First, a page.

Discovery Questioning: The Key to Closing Business
Written by Shelley Hall, Catalytic Management
Selling is a complicated skill and when managing teams for success, sales managers are always trying to find the key skills on which to focus. Every aspect of your particular selling process is important and weakness in one area will naturally reduce your closing percentage, but the most important step in the selling process is discovery questioning. Many call this the needs analysis step, but just determining the need is not enough. As a sales manager, if you want to improve your service or product presentation, build deeper relationships with prospects or clients and close more business, then focus the lion’s share of your energy into building the discovery questioning skills of your sales team. Here are ten reasons why mastering discovery questioning is worth your time and effort:
- It helps the prospect see problems or challenges they didn’t realize existed, broadening possible solutions
- It frames the conversation around solutions and creates the image that your company solves problems, not just pushes product/services
- It determines how you should customize your service/product presentation, focusing on the benefits and solutions that are the most relevant and most important to the customer
- It establishes the salesperson’s credibility by demonstrating their understanding of the prospect’s industry or market
- It provides an opportunity to assess the prospect’s buying and communication style so presentations and proposals are targeted to how they wish to receive and process information
- It uncovers the decision criteria and decision makers
- It establishes the consequences for the prospect of not acting
- It gives you a glimpse of potential objections and gives you the opportunity to answer them early in the conversation
- It explores the value and/or importance of solving the problem
- It begins the closing process very early in the conversation – closing becomes a foregone conclusion
Really deep and effective discovery does all of the above and more IF your sales team asks before they tell. Any sales conversation should focus on the prospect or client first. You can’t customize your presentation to their specific needs if you don’t ask first. You can’t tailor your value proposition to match their value definition if you tell first and then ask. If your sales people are giving your product or service spiel first, your chances of closing have dropped dramatically. Don’t be fooled when your sales people tell you they always ask first and that they are good at uncovering needs. Find out if they’re right–ride with them and listen to how the discovery goes.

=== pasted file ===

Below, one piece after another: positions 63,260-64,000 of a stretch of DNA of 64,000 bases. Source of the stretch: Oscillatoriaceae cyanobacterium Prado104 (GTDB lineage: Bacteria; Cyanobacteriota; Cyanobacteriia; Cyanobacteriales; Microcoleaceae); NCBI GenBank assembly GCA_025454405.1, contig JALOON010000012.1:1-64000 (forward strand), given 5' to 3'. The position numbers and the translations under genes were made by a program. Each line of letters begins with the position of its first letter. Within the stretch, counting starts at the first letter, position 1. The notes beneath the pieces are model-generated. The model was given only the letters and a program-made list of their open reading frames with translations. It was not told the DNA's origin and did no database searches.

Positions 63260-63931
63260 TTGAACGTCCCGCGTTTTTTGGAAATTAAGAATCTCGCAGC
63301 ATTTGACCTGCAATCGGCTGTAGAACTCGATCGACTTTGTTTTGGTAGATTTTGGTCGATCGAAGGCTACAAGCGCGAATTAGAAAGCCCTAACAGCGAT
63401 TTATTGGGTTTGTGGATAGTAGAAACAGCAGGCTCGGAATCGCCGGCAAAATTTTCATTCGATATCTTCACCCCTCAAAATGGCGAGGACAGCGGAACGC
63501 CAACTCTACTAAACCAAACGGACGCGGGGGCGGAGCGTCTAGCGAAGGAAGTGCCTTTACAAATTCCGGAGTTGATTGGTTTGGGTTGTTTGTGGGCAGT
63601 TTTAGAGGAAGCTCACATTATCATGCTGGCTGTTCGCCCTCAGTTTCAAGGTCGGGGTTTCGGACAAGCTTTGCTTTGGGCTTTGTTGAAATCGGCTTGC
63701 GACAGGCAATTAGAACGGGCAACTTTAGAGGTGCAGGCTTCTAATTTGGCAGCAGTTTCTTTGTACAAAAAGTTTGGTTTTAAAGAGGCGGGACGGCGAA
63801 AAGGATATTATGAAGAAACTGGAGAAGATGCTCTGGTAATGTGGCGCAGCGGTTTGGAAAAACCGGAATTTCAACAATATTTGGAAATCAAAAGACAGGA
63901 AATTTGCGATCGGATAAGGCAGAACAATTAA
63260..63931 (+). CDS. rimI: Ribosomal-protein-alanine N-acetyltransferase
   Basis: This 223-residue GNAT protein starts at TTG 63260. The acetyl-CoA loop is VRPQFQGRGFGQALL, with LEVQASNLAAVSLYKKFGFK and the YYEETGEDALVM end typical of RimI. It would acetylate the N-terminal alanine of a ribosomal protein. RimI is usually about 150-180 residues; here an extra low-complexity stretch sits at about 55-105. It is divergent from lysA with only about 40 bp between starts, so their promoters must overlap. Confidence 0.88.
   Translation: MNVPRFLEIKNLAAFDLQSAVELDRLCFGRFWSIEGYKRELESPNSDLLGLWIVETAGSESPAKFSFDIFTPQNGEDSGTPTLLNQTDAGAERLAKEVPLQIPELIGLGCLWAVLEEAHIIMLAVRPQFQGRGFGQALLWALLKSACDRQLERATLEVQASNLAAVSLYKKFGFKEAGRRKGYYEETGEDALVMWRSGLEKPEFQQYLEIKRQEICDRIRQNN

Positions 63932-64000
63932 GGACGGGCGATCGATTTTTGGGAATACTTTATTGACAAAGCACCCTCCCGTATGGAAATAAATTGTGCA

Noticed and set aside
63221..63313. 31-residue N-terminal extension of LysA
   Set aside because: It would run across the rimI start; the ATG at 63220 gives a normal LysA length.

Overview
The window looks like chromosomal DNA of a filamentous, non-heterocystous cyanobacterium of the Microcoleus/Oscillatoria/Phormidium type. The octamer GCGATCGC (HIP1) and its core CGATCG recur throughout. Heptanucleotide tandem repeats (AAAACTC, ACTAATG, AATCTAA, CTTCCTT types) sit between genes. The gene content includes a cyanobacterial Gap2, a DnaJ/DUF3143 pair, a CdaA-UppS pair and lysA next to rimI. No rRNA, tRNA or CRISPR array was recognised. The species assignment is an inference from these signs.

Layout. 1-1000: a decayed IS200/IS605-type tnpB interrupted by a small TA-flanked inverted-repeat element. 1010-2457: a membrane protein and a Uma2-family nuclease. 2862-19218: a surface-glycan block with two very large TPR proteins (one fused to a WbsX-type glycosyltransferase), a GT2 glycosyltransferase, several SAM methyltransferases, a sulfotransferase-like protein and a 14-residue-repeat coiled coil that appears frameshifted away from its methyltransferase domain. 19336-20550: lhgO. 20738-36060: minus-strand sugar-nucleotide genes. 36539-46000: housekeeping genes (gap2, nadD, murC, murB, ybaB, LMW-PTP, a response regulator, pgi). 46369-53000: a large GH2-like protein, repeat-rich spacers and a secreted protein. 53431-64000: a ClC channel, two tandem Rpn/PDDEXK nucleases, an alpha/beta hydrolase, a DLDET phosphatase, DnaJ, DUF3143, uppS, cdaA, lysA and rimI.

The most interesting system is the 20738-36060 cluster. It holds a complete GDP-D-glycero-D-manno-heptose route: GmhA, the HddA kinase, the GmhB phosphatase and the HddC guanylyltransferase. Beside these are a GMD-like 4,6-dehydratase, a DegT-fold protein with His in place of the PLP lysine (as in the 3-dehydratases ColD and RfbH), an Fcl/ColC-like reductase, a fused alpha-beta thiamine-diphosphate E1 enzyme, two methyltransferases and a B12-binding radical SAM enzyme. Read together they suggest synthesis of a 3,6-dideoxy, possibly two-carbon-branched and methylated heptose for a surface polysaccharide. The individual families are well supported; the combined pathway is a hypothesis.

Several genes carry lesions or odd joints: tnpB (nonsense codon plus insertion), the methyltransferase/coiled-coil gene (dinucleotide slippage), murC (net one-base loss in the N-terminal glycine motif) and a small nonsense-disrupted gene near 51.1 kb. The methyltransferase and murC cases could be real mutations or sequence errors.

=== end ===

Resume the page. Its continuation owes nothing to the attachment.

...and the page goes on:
Be sure they are asking “comparison questions.” Comparison questions dig deeper than the typical “what kinds of insurance have you had in the past?” Your team should be asking, “what has changed since you last purchased insurance?” “Would you compare your risk tolerance today to what it may have been five years ago? Why do you think it has or has not changed?”
Coach your sales team to move beyond the superficial discovery questions. Coach them in your sales meetings and on the road. Sales meetings should always have an educational component. For your next sales meeting, create prospect scenarios and have the team role play asking discovery questions. Or, as a team, ask them to list the discovery questions they would ask the specific prospect. Create a prospect scenario including the discovery questions that should be asked and the answers the prospect might give. Then ask a sales person to customize their sales presentation based on the prospect’s answers. As sales manager, teach them the importance of discovery with consistent education and focus.
Great discovery questions fall into four categories:
· Circumstance questions collect data and facts
· Challenge questions reveal problems, challenges and dissatisfactions
· Consequence questions explore the consequences or implications of a problem
· Value - Benefit questions uncover the value of solving the problem and the urgency to do so
A good sales person will create a list of discovery questions before they leave the office for an appointment and ensure they include questions under each of the discovery categories above. Developing the list in advance ensures the sales person is focusing on the answers during the meeting and not thinking about what they should ask next. When you ride with your sales people, ask to see their discovery questions. Work with them on including questions under each category and coach them through a custom presentation based on potential answers. As sales manager, the best use of your time is in coaching your team for excellence and by improving the team’s discovery skills you’ll increase your closing percentage and increase revenue–the ultimate goal of any sales manager.
About the Author: Shelley F. Hall is a highly successful entrepreneur and corporate fugitive who has built, reinvented and turned around companies for the past 20 years. As Principal, Managing Director of Catalytic Management, Shelley delivers velocity driven consulting that accelerates business growth through sales effectiveness, customer loyalty and process improvement. As a thought leader and speaker, Shelley has published dozens of articles for such major business journals as Business Performance Magazine, CEO Refresher, The Handbook of Business Strategy, ManageSmarter, Sales and Service Excellence, Women’s Business and many more. Website: www.catalyticmanagement.com